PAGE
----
There are lots of reports on what was done and how money was spent doing it, but virtually nothing on the audience outcomes of those investments. In other words, public radio was measuring its success based on what was created, not on how much it was heard.

It's no wonder the audiences didn't grow. The measurement of success (programming investment) wasn't in alignment with the stated goal (audience growth). One is an input, the other is an output. Under this configuration, there has been no accountability for results.

JSA submitted a commentary to the Grow the Audience project web site to address this issue. It is republished below.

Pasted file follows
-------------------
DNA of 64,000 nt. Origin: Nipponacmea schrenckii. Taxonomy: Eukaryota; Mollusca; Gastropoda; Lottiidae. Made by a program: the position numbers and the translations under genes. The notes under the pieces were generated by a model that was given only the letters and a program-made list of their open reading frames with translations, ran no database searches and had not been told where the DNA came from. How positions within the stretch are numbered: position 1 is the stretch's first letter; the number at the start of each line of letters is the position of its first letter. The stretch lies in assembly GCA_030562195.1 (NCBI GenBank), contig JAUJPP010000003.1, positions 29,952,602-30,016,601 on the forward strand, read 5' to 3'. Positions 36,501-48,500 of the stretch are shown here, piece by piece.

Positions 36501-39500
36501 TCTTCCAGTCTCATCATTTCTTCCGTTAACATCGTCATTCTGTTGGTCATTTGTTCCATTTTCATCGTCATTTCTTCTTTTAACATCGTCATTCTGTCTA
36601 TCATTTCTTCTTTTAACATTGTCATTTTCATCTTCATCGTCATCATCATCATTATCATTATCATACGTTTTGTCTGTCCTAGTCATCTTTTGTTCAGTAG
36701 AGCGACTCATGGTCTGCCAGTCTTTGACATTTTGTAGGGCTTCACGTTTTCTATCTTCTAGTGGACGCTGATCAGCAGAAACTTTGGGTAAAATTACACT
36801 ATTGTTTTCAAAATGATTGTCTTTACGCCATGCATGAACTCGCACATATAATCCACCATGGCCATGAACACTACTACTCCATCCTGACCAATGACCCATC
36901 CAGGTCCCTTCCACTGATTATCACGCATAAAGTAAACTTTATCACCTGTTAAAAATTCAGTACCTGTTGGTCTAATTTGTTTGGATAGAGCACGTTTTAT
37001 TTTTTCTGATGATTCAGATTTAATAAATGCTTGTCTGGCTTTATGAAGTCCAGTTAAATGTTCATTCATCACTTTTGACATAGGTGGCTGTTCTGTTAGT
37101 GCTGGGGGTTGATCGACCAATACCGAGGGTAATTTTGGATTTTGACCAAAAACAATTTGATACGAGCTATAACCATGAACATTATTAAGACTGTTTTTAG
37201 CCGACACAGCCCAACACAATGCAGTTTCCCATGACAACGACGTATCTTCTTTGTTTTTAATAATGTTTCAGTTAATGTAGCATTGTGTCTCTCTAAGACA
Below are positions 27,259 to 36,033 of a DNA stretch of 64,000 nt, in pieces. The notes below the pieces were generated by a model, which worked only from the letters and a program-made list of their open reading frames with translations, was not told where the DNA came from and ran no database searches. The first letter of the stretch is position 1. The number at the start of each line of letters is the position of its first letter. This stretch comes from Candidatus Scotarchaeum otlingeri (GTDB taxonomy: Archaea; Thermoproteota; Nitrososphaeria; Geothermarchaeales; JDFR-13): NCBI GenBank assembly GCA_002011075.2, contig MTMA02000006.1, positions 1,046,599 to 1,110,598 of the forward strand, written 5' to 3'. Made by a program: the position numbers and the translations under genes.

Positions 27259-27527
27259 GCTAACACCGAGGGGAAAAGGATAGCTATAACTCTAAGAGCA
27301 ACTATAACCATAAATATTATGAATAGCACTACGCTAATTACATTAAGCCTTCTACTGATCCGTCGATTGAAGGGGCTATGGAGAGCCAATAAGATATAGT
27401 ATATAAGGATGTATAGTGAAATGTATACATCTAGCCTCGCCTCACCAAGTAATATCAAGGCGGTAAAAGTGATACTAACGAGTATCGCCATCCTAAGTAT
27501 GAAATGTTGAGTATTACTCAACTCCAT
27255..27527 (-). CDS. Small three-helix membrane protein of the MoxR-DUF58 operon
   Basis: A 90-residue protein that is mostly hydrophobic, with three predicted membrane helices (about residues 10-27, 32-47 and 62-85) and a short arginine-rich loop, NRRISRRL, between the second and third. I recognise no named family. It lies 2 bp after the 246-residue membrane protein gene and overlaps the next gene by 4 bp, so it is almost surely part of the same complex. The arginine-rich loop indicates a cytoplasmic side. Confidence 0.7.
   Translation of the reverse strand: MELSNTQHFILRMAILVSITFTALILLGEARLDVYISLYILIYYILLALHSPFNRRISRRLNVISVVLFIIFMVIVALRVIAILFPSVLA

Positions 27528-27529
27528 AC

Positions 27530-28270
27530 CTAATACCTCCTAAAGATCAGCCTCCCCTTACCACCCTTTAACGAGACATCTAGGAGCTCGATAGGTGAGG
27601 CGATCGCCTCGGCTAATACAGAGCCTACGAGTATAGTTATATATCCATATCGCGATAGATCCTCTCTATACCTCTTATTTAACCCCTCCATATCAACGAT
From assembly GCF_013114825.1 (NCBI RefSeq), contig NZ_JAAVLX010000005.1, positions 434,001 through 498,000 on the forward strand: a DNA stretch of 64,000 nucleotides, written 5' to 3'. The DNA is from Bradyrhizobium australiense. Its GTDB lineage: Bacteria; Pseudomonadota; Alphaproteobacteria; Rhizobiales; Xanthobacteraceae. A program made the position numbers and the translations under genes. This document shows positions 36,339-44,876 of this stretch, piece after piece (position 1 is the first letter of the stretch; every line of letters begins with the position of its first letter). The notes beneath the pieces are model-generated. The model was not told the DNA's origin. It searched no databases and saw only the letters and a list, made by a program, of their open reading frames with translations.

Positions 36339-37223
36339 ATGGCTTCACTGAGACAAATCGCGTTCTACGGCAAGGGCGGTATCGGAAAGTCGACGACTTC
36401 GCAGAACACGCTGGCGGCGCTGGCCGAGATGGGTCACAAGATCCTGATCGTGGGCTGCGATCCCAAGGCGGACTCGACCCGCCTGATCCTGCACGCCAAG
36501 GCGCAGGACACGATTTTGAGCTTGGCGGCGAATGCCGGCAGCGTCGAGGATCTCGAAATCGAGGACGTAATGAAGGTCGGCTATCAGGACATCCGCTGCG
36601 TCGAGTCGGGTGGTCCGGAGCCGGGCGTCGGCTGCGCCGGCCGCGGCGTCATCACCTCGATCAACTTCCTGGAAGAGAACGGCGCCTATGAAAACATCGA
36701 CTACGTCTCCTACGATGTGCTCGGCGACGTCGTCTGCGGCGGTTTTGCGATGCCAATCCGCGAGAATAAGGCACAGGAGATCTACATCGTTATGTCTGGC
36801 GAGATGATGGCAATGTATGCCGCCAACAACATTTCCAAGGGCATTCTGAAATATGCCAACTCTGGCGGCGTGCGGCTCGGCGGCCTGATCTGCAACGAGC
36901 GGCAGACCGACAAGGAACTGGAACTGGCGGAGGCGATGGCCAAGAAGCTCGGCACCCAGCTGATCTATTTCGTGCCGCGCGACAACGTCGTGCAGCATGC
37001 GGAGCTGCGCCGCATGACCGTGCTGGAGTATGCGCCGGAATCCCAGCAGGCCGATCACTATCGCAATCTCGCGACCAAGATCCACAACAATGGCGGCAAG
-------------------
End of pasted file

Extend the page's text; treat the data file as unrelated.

Grow the Audience: Clear Goals, Sufficient Funding, and Accountability Are a Must

At the Public Radio Program Director's conference, Tom Thomas stated that the Grow the Audience project's goal is to increase the broadcast audience for public radio.

That's a strong and welcome statement about the intent of the project. Radio isn't dead. There's room to grow our public service through radio listening and there should be specific growth goals, especially among Black and Hispanic listeners.

Those growth goals should be sufficiently funded based on existing programming economic models. We know the range of financial investment required to generate an hour of broadcast listening today. Getting new listening, especially from previously unserved audiences, will cost as much or more. Anything less sets the project up to fail.

Finally, someone must be held accountable for these audience growth goals. Goals tend to be missed if they have no champion. A lack of accountability for results is among the reasons past efforts to diversify the audience have failed.